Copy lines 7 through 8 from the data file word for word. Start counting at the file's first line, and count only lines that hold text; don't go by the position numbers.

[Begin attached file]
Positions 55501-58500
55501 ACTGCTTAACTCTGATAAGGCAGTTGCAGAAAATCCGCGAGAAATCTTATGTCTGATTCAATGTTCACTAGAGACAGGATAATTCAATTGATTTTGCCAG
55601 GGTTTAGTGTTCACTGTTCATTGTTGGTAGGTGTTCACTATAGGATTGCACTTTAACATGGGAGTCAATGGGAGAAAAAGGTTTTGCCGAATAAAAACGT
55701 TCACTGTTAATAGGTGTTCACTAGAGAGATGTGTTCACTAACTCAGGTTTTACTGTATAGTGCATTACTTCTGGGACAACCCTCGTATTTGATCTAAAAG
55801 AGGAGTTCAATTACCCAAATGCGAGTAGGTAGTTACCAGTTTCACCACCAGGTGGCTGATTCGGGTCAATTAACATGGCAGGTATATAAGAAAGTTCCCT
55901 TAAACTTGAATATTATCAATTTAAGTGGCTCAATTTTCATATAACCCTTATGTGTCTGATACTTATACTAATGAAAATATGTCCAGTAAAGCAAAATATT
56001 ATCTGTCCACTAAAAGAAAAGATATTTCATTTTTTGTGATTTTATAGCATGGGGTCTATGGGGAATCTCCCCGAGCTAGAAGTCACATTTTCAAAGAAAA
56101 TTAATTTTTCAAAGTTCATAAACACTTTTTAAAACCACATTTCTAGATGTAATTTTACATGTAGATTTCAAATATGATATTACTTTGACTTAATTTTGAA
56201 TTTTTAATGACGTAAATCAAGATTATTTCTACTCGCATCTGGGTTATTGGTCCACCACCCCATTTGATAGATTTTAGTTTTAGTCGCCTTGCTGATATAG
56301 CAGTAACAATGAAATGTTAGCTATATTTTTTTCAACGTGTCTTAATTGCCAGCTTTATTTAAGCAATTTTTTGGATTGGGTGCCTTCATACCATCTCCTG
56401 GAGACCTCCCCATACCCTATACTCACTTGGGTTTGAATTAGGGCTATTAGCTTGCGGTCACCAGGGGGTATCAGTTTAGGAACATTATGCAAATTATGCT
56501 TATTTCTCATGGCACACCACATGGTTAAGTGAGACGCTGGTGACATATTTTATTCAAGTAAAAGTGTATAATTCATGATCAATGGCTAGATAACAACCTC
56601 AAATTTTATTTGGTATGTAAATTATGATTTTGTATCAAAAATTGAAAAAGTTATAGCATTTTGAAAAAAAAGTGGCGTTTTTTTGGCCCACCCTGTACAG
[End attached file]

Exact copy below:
56001 ATCTGTCCACTAAAAGAAAAGATATTTCATTTTTTGTGATTTTATAGCATGGGGTCTATGGGGAATCTCCCCGAGCTAGAAGTCACATTTTCAAAGAAAA
56101 TTAATTTTTCAAAGTTCATAAACACTTTTTAAAACCACATTTCTAGATGTAATTTTACATGTAGATTTCAAATATGATATTACTTTGACTTAATTTTGAA